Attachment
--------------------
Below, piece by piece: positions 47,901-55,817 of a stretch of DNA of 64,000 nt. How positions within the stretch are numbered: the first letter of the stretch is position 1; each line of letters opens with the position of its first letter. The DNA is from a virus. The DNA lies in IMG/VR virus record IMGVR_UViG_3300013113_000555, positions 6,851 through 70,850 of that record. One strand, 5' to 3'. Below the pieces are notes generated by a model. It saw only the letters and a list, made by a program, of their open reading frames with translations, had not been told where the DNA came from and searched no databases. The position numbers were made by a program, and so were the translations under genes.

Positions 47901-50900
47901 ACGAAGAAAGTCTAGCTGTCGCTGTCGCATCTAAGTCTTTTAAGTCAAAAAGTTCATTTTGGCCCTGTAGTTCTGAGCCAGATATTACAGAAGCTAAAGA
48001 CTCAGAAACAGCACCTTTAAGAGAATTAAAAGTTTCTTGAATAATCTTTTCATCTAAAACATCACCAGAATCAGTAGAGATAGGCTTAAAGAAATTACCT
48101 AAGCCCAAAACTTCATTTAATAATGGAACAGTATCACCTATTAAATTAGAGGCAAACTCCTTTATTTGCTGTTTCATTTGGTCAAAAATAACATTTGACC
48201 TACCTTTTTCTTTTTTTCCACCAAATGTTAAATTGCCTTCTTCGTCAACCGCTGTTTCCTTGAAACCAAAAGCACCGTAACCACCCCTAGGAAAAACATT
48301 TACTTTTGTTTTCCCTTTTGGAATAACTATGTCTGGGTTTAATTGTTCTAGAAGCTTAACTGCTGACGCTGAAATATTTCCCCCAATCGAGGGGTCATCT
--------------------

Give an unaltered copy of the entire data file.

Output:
Below, piece by piece: positions 47,901-55,817 of a stretch of DNA of 64,000 nt. How positions within the stretch are numbered: the first letter of the stretch is position 1; each line of letters opens with the position of its first letter. The DNA is from a virus. The DNA lies in IMG/VR virus record IMGVR_UViG_3300013113_000555, positions 6,851 through 70,850 of that record. One strand, 5' to 3'. Below the pieces are notes generated by a model. It saw only the letters and a list, made by a program, of their open reading frames with translations, had not been told where the DNA came from and searched no databases. The position numbers were made by a program, and so were the translations under genes.

Positions 47901-50900
47901 ACGAAGAAAGTCTAGCTGTCGCTGTCGCATCTAAGTCTTTTAAGTCAAAAAGTTCATTTTGGCCCTGTAGTTCTGAGCCAGATATTACAGAAGCTAAAGA
48001 CTCAGAAACAGCACCTTTAAGAGAATTAAAAGTTTCTTGAATAATCTTTTCATCTAAAACATCACCAGAATCAGTAGAGATAGGCTTAAAGAAATTACCT
48101 AAGCCCAAAACTTCATTTAATAATGGAACAGTATCACCTATTAAATTAGAGGCAAACTCCTTTATTTGCTGTTTCATTTGGTCAAAAATAACATTTGACC
48201 TACCTTTTTCTTTTTTTCCACCAAATGTTAAATTGCCTTCTTCGTCAACCGCTGTTTCCTTGAAACCAAAAGCACCGTAACCACCCCTAGGAAAAACATT
48301 TACTTTTGTTTTCCCTTTTGGAATAACTATGTCTGGGTTTAATTGTTCTAGAAGCTTAACTGCTGACGCTGAAATATTTCCCCCAATCGAGGGGTCATCT